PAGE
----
Sheri Doyle is an associate manager with Pew’s substance use prevention and treatment initiative. She works on actions to reduce the inappropriate use of prescription drugs and advance federal and state reforms that expand access to effective treatment for alcohol and opioid use disorders. In this role, Doyle researches evidence-based practices that support improving state prescription drug monitoring programs while also researching strategies to improve the safety of prescribing methadone as a treatment for chronic pain. Additionally, she leads state-level work that addresses challenges with access to medication-assisted treatment. Before joining Pew, Doyle worked for the National Association of County and City Health Officials, where she provided technical assistance to local health departments on injury and violence prevention topics. She received a bachelor’s degree in public health from Johns Hopkins University and a master of public health in behavioral sciences and health education from the Rollins School of Public Health at Emory University.
Andrew Whitacre is a principal associate with Pew’s substance use prevention and treatment initiative. He is part of a policy team that partners with states to advance reforms that expand access to effective treatment for opioid use disorders. He also contributes to Pew’s substance use disorder research and helps develop publications that respond to state needs. Before coming to Pew, he worked on building healthier counties at the National Association of Counties and supporting state leaders on substance use disorders at the National Association of State Alcohol and Drug Abuse Directors. He holds a master’s degree in American government from Georgetown University and a bachelor’s degree from the University of Delaware.
Alaina McBournie is an officer with Pew’s substance use prevention and treatment initiative. She works with states to identify and advance solutions that enhance access to substance use disorder treatment. She also oversees research and engagement on the state and federal level to ensure that programs are in place to facilitate patient access to necessary care. Additionally, she worked on the project’s prevention goals specific to increasing prescriber use of prescription drug monitoring programs. She is co-author of “Prescription Drug Monitoring Programs: Evidence-Based Practices to Optimize Prescriber Use,” which Pew released in December 2016 in conjunction with Brandeis University. Before coming to Pew, she was a journalist, and she holds a bachelor’s degree from Ohio State University.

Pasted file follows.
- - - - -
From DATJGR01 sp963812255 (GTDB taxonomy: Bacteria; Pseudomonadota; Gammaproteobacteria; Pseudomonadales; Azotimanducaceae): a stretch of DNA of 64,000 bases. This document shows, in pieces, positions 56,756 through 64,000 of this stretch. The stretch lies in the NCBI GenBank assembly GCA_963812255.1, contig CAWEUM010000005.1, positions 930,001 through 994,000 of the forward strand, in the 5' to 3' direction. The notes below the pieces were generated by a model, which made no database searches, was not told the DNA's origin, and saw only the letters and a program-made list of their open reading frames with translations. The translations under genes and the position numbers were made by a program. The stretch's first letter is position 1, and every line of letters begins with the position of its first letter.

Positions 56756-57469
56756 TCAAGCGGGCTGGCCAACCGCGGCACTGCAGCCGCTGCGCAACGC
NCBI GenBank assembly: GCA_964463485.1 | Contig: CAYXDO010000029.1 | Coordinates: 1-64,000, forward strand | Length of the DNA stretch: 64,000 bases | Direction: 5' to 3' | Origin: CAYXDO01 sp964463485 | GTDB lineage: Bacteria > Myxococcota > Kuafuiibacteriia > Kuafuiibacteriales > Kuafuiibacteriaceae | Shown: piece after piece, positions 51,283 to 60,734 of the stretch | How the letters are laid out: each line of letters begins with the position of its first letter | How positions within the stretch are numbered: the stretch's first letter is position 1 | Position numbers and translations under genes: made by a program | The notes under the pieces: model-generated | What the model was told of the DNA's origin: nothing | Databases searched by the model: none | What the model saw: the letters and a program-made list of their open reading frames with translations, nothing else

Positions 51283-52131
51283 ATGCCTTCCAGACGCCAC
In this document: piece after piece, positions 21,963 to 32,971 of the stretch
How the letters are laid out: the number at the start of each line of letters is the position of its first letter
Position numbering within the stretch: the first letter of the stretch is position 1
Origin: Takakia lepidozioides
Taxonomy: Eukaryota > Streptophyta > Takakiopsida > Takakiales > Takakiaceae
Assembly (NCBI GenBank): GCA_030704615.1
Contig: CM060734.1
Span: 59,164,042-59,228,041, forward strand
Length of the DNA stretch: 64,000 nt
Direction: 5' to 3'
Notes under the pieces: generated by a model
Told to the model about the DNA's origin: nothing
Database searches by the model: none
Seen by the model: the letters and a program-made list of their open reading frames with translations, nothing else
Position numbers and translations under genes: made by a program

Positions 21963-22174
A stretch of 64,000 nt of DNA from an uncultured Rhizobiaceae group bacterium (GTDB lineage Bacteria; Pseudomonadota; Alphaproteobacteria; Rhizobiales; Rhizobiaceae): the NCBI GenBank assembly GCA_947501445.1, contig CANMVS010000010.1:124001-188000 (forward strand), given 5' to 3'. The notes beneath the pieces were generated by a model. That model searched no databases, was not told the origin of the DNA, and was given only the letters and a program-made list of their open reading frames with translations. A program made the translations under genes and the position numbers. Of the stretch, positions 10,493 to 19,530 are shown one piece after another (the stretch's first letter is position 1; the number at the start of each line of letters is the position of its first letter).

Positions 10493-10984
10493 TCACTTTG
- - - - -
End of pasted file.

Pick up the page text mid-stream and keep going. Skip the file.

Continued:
Leslie Paulson is an officer with Pew’s substance use prevention and treatment initiative, playing a central role in developing a new line of community-focused work. She oversees the evaluation of promising community-based models addressing the opioid epidemic, specifically the Community Opioid Response and Evaluation (CORE) Project. Before joining Pew, Paulson focused primarily on behavioral health integration, practice-based research, and community engagement. She began her career serving in the National Community HealthCorps, launching years of work with community health centers, including roles at the Department of Veterans Affairs and the Michigan Institute for Clinical and Health Research. Paulson holds master’s degrees in public health policy from the University of Minnesota and community health social work from the University of Michigan.
Kristen Pendergrass is an officer with Pew’s substance use prevention and treatment initiative. She previously worked with the Pew-MacArthur Results First Initiative to help state and local governments incorporate evidence-based policymaking into the budget and policy decision-making processes. Before joining Pew in November 2015, she worked as a policy adviser for the House Majority Caucus in the Oregon Legislature, as chief of staff to the Oregon majority whip, and as a legislative assistant in the Massachusetts House of Representatives. She has experience in a wide array of policy areas, including health care, human services, workforce, transportation, and economic development. Pendergrass holds a master’s degree in social welfare policy from the Boston University School of Social Work and a bachelor’s degree from Vanderbilt University.
Christopher Lipson is a senior associate with Pew’s substance use prevention and treatment initiative. He helps to provide states with technical assistance in developing policy solutions to expand access to substance use treatment and reduce overdose deaths. Lipson has worked in state public policy for over eight years with a focus on health care in the public and nonprofit sectors. While at Pew, he has also led campaigns in several states to increase access to dental care, especially in underserved communities. Previously, Lipson was a director of state government affairs and advocacy for the American Diabetes Association, where he developed legislative and grassroots strategies in a seven-state region to help in the fight to prevent and cure diabetes and support those living with the disease. Lipson holds a master’s degree in applied American politics and policy and a bachelor’s degree in criminology, both from Florida State University.
Frances McGaffey is a senior associate with Pew’s substance use prevention and treatment initiative. She is part of a policy team that partners with states to advance reforms that expand access to effective treatment for opioid use disorders. She also contributes to Pew’s substance use disorder research and helps develop publications that respond to state needs. Before joining the initiative, she worked with other Pew teams on state fiscal health and prison health care. McGaffey holds a master’s degree in public policy from George Washington University and a bachelor’s degree from Vassar College.